The main problem may not be lack of interest in other career paths, but rather lack of time. With the cost of attending university in the U.S. at an all-time high, young adults are pressured to figure out what they want to study and then graduate before they have too much debt.

“We have many freshmen come to college [who] want to be STEM majors — not because they’re passionate about the topic but because that’s what they’ve been told to study,” McCabe said. “They’ve been told to get a STEM degree for the money, and that’s sad. The truth is, if you compare salaries from STEM and non-STEM majors just out of college, you will barely see a difference.”

It is important to remember that whatever major you choose to attain, there are endless career avenues for college graduates to pursue.

“As advisers, we are true proponents of telling our students with STEM degrees their options,” McCabe said. “We need to see more young people going into science journalism, policy, law and legislation, geneticists in congress — the bridge between STEM and the general population needs to mend.”

Whatever career path you end up choosing, there are similar traits that hiring managers are looking for, despite what job you are training for.

“It’s very important that students know about transferable skills, those that employers are looking for regardless of major,” Verrell said. “Whether it be philosophy or literature, you have to be as much of a critical thinker as STEM majors. Other majors outside of science give you as many inherent skills as any STEM class, if not more. The trick is to pick up those kinds of skills in whatever you’re doing, as it all is applicable in the process of attaining a job.”

While you can pick up life skills regardless of your major, it is important that you find the right blend between your interests and the educational path you pursue. College is about broadening your horizons and finding what you want to do for the majority of your life.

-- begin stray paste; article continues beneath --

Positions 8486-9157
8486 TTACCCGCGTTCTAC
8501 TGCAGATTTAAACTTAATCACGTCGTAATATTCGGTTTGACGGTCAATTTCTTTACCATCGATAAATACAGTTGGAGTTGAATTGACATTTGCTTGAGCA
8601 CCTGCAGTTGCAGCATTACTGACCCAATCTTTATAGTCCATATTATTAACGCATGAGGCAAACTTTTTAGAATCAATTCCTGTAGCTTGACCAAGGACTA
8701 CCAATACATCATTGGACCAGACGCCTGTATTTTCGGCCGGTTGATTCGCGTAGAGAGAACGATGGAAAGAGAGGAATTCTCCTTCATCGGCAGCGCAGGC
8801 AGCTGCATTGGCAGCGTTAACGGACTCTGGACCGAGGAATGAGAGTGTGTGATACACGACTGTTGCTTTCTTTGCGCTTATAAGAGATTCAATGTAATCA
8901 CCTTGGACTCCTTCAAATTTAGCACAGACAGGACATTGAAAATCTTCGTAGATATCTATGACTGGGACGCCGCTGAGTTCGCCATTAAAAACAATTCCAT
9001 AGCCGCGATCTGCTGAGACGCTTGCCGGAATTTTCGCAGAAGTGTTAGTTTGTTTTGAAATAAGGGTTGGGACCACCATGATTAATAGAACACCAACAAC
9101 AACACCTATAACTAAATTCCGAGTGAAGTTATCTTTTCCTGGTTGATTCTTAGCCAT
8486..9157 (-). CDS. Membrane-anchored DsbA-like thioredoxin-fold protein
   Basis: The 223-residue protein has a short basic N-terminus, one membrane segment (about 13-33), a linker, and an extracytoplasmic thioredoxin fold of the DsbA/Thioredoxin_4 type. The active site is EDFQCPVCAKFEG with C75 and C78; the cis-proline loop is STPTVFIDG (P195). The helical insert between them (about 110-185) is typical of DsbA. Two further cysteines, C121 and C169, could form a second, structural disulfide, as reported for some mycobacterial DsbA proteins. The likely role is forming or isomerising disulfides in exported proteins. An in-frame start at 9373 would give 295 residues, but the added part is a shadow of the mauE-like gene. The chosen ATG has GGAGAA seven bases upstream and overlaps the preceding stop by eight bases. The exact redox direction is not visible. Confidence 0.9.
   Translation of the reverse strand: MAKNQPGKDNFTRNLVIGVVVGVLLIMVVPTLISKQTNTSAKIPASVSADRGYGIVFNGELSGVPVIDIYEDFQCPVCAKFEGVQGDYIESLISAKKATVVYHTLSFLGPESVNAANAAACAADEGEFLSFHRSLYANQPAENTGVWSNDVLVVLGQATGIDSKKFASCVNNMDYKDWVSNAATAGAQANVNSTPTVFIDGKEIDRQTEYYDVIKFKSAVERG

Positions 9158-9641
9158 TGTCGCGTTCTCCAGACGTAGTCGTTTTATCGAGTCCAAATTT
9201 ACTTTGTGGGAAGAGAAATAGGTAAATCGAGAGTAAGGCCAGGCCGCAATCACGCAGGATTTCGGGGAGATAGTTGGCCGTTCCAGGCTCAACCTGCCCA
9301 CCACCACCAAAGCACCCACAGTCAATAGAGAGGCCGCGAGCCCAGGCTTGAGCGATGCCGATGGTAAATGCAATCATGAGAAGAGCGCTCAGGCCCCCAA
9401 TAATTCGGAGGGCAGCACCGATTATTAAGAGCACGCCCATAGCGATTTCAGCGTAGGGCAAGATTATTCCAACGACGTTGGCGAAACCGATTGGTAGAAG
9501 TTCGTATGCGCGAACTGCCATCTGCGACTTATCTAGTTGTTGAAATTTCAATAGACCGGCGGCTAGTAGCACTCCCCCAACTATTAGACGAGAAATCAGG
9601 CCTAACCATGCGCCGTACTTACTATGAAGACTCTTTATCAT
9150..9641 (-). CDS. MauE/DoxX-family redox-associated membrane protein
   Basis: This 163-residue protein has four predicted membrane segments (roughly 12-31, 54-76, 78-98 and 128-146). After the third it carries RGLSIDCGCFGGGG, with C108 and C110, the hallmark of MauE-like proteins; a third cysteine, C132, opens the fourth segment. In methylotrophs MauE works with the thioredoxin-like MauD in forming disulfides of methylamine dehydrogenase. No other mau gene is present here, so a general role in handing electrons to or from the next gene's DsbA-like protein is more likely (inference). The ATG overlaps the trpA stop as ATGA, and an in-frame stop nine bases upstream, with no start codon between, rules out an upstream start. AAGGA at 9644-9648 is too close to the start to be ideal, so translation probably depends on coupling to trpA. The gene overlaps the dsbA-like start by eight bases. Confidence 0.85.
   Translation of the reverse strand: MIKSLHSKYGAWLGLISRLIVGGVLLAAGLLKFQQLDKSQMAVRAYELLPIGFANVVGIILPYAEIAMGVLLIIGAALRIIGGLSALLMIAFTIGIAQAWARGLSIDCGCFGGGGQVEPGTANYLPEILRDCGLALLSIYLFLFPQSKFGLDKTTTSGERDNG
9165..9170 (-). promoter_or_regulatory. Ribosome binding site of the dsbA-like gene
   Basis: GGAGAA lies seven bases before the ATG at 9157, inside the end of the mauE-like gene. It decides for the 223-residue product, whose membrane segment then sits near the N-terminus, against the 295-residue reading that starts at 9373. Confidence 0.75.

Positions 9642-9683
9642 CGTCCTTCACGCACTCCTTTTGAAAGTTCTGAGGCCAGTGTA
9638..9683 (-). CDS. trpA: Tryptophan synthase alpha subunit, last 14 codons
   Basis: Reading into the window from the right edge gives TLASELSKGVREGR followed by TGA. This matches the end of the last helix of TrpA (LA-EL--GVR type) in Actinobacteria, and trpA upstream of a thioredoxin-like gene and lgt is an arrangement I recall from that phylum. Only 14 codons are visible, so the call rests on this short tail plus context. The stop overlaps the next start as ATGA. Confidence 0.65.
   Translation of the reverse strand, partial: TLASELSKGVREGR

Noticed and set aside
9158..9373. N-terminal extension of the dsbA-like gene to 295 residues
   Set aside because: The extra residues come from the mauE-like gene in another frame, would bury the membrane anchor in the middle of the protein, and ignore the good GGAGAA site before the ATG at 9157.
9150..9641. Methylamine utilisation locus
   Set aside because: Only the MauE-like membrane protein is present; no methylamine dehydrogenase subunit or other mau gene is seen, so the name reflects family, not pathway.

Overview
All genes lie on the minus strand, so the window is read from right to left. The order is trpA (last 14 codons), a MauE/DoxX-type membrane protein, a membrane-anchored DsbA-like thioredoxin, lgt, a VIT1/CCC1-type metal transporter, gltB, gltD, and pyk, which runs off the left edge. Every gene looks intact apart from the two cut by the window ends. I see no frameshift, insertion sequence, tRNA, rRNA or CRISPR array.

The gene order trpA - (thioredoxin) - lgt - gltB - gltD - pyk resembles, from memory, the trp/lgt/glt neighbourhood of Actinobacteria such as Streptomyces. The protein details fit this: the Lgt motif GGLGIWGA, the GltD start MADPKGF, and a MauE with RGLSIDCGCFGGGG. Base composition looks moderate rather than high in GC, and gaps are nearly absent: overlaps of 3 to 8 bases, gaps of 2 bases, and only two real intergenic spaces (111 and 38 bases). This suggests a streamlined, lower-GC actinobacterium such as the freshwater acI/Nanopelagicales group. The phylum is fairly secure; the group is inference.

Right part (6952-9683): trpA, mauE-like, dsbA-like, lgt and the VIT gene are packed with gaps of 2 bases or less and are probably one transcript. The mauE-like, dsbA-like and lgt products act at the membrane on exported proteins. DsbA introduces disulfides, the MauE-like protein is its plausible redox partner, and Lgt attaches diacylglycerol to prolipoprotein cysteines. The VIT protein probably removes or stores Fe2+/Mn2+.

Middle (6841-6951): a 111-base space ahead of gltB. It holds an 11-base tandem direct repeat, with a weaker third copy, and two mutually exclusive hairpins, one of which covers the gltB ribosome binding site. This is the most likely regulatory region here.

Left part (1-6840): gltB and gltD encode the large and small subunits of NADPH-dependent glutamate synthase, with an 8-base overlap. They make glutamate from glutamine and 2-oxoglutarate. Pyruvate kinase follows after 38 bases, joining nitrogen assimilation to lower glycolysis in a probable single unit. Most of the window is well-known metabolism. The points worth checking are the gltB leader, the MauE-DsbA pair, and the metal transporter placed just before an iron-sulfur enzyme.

“We live in a world of increasing specialization and our STEM majors don’t have enough time to take classes, to begin with, so, as a result, I would never advocate that WSU requires more programs to be dedicated into non-STEM courses,” Allen said. “If there were a way to combine art and STEM into the same class to see the crossover between the two, that would be preferred, but taking time away from the specific skill sets that college students are mastering would put our graduates behind the job market curve.”

Allen said that with the changing goals from previous centuries, not everyone has the time to be a “renaissance man.” Because society places importance on certain careers, he said people will choose professions with the highest salaries.

“With that, there are more and less prestigious majors,” Allen said. “Society hasn’t quite adapted to appreciate the value that jobs like teaching have — so we aren’t getting enough high-quality educators to help students in their formative years.”

Allowing and encouraging students to get involved in a variety of fields, not just what they are studying, will be beneficial in a changing society.

“Maybe a generation from now if we were to really show where the arts and sciences connect, that would be in better stead,” Allen said.